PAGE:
In Review: Three Documentaries Tackle Timely Issues in Higher Education

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All the Difference chronicles the lives of two African American men as they transition from life in one of the most impoverished neighborhoods of Chicago to the world of higher education. Filmed over the course of five and a half years, the documentary depicts the struggles…

All the Difference

All the Difference chronicles the lives of two African American men as they transition from life in one of the most impoverished neighborhoods of Chicago to the world of higher education. Filmed over the course of five and a half years, the documentary depicts the struggles and triumphs of its subjects as they graduate from an Englewood, Ill., charter high school, are accepted into elite postsecondary institutions, and overcome the odds to obtain college degrees. The film has been heralded for its honest, powerful portrayal of what its like to be low-income, minority, and male in college today. The DVD is available for purchase at nomadicpictures.org, or for information on hosting a campus screening, visit pbs.org/pov/allthedifference.

Evergreen State College Controversy

A short yet insightful piece, Vice News’ Evergreen State College Controversy manages to capture the multiple perspectives of the people at the heart of the protests that have catapulted The Evergreen State College (TESC), a small public liberal arts institution in Olympia, Wash., into the national spotlight in recent months. The film includes original footage of the protests, as well as interviews with students on both sides of the free speech debate, TESC President George Sumner Bridges, and professor Bret Weinstein — whose alleged racist actions first prompted student unrest. At just over seven minutes long, the film depicts the seemingly irresolvable conflict of a campus divided. The video is available for viewing at youtube.com/vicenews.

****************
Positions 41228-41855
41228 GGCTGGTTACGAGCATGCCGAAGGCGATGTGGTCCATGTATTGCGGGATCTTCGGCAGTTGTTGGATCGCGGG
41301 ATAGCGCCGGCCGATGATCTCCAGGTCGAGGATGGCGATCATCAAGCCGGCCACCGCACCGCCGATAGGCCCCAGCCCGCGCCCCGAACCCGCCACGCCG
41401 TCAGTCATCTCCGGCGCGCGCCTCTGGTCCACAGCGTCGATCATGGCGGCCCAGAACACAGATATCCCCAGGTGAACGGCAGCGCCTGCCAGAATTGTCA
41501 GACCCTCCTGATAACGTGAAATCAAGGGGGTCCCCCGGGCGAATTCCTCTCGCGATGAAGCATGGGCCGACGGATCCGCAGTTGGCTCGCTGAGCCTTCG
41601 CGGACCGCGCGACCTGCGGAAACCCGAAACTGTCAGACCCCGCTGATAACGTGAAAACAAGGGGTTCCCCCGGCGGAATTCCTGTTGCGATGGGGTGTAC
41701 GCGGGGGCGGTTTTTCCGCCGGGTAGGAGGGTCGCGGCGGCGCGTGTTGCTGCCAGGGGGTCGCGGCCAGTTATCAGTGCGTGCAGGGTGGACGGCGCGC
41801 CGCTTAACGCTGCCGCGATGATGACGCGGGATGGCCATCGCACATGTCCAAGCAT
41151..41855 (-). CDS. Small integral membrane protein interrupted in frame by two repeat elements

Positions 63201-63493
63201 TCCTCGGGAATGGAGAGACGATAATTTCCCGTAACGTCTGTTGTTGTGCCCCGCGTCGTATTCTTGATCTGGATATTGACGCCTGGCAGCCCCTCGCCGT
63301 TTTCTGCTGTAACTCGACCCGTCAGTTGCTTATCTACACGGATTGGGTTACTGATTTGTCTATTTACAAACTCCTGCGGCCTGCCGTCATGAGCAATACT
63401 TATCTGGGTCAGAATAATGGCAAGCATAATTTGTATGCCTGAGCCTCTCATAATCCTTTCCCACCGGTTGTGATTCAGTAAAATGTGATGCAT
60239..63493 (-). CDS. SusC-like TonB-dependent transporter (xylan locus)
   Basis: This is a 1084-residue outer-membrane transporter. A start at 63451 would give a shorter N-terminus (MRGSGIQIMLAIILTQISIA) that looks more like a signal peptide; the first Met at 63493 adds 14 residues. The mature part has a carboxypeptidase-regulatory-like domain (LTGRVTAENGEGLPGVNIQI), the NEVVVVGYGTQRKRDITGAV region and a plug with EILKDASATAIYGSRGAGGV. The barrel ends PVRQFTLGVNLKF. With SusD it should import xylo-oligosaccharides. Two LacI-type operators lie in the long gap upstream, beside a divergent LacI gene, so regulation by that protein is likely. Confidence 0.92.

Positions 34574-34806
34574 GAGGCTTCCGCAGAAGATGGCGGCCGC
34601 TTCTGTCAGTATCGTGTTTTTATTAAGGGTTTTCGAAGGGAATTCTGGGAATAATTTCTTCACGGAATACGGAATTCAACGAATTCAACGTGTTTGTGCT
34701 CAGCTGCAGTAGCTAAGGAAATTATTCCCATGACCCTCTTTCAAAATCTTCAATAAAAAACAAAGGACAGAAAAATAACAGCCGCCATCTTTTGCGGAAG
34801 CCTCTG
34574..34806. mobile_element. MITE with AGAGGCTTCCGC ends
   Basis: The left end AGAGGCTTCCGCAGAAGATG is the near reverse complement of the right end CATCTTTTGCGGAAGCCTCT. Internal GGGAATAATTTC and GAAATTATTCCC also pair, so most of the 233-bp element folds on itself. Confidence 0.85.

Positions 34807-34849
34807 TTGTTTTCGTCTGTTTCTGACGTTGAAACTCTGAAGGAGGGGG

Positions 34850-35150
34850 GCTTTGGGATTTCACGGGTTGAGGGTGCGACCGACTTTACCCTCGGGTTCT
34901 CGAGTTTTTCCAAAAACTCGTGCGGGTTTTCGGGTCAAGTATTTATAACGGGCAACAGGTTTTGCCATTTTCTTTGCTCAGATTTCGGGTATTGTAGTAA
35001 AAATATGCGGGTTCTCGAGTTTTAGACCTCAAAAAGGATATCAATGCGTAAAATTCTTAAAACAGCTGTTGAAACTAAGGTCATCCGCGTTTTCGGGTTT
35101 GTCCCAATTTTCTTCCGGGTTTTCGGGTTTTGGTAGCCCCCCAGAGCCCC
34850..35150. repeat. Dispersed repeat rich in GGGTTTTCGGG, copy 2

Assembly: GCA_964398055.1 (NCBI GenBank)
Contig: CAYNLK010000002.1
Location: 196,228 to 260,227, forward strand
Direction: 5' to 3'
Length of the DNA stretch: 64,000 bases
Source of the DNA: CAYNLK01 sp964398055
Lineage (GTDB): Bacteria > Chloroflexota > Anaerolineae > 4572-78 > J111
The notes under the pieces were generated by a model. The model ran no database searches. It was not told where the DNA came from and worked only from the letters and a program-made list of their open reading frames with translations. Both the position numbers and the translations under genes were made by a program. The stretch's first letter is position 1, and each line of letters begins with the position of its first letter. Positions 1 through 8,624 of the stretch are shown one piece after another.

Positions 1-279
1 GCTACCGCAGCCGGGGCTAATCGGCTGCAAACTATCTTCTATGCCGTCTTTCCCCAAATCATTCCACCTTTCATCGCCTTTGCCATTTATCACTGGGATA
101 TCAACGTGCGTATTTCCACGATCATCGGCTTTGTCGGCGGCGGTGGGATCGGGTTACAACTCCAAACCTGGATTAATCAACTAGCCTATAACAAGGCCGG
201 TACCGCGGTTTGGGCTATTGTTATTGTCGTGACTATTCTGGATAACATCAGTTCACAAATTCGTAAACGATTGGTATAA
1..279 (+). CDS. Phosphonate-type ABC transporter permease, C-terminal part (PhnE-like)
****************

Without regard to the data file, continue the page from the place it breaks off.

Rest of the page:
Starving the Beast

Created and directed by University of Texas at Austin adjunct professor Steve Mims, Starving the Beast explores the philosophical divide at the heart of America’s student loan crisis. The film uncovers how two radically different viewpoints — higher education is an investment in the public good versus a commodity to be purchased by students — have led to widespread disagreement over how U.S. colleges and universities should be funded. By including interviews with lawmakers, administrators, and academics across the country, Starving the Beast reveals how this debate is changing the nature of higher education itself. The film is available for purchase through iTunes.


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